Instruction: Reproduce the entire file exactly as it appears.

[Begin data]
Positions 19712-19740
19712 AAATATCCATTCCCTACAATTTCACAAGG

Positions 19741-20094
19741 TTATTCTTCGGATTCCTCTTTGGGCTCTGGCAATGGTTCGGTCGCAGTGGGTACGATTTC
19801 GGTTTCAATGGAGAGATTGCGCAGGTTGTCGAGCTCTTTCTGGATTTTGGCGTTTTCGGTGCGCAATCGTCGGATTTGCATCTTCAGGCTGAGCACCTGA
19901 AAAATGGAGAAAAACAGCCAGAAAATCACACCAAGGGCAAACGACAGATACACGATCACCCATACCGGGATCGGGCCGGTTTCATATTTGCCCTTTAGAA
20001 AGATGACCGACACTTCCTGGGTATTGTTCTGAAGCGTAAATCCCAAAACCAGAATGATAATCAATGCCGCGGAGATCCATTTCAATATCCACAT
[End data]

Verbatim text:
Positions 19712-19740
19712 AAATATCCATTCCCTACAATTTCACAAGG

Positions 19741-20094
19741 TTATTCTTCGGATTCCTCTTTGGGCTCTGGCAATGGTTCGGTCGCAGTGGGTACGATTTC
19801 GGTTTCAATGGAGAGATTGCGCAGGTTGTCGAGCTCTTTCTGGATTTTGGCGTTTTCGGTGCGCAATCGTCGGATTTGCATCTTCAGGCTGAGCACCTGA
19901 AAAATGGAGAAAAACAGCCAGAAAATCACACCAAGGGCAAACGACAGATACACGATCACCCATACCGGGATCGGGCCGGTTTCATATTTGCCCTTTAGAA
20001 AGATGACCGACACTTCCTGGGTATTGTTCTGAAGCGTAAATCCCAAAACCAGAATGATAATCAATGCCGCGGAGATCCATTTCAATATCCACAT